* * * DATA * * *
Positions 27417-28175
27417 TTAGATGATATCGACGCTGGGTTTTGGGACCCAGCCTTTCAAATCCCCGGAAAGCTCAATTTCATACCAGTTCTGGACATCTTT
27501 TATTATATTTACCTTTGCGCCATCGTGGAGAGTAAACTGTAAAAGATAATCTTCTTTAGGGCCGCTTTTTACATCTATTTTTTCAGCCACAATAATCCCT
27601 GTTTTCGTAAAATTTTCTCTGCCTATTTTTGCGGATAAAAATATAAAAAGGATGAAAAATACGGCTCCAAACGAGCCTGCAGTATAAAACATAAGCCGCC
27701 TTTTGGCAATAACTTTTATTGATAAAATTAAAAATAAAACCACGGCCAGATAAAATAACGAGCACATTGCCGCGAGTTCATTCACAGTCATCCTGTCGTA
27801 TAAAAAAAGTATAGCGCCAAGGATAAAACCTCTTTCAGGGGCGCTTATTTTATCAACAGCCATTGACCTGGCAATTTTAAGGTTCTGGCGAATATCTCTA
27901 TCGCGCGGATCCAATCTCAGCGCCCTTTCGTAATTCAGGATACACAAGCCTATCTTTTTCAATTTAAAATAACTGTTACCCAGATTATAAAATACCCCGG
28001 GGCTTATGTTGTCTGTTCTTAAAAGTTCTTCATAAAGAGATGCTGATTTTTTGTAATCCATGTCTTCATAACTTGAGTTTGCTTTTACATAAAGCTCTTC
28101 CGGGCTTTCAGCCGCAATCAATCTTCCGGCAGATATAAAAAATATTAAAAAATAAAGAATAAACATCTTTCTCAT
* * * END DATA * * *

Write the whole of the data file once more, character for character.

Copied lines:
Positions 27417-28175
27417 TTAGATGATATCGACGCTGGGTTTTGGGACCCAGCCTTTCAAATCCCCGGAAAGCTCAATTTCATACCAGTTCTGGACATCTTT
27501 TATTATATTTACCTTTGCGCCATCGTGGAGAGTAAACTGTAAAAGATAATCTTCTTTAGGGCCGCTTTTTACATCTATTTTTTCAGCCACAATAATCCCT
27601 GTTTTCGTAAAATTTTCTCTGCCTATTTTTGCGGATAAAAATATAAAAAGGATGAAAAATACGGCTCCAAACGAGCCTGCAGTATAAAACATAAGCCGCC
27701 TTTTGGCAATAACTTTTATTGATAAAATTAAAAATAAAACCACGGCCAGATAAAATAACGAGCACATTGCCGCGAGTTCATTCACAGTCATCCTGTCGTA
27801 TAAAAAAAGTATAGCGCCAAGGATAAAACCTCTTTCAGGGGCGCTTATTTTATCAACAGCCATTGACCTGGCAATTTTAAGGTTCTGGCGAATATCTCTA
27901 TCGCGCGGATCCAATCTCAGCGCCCTTTCGTAATTCAGGATACACAAGCCTATCTTTTTCAATTTAAAATAACTGTTACCCAGATTATAAAATACCCCGG
28001 GGCTTATGTTGTCTGTTCTTAAAAGTTCTTCATAAAGAGATGCTGATTTTTTGTAATCCATGTCTTCATAACTTGAGTTTGCTTTTACATAAAGCTCTTC
28101 CGGGCTTTCAGCCGCAATCAATCTTCCGGCAGATATAAAAAATATTAAAAAATAAAGAATAAACATCTTTCTCAT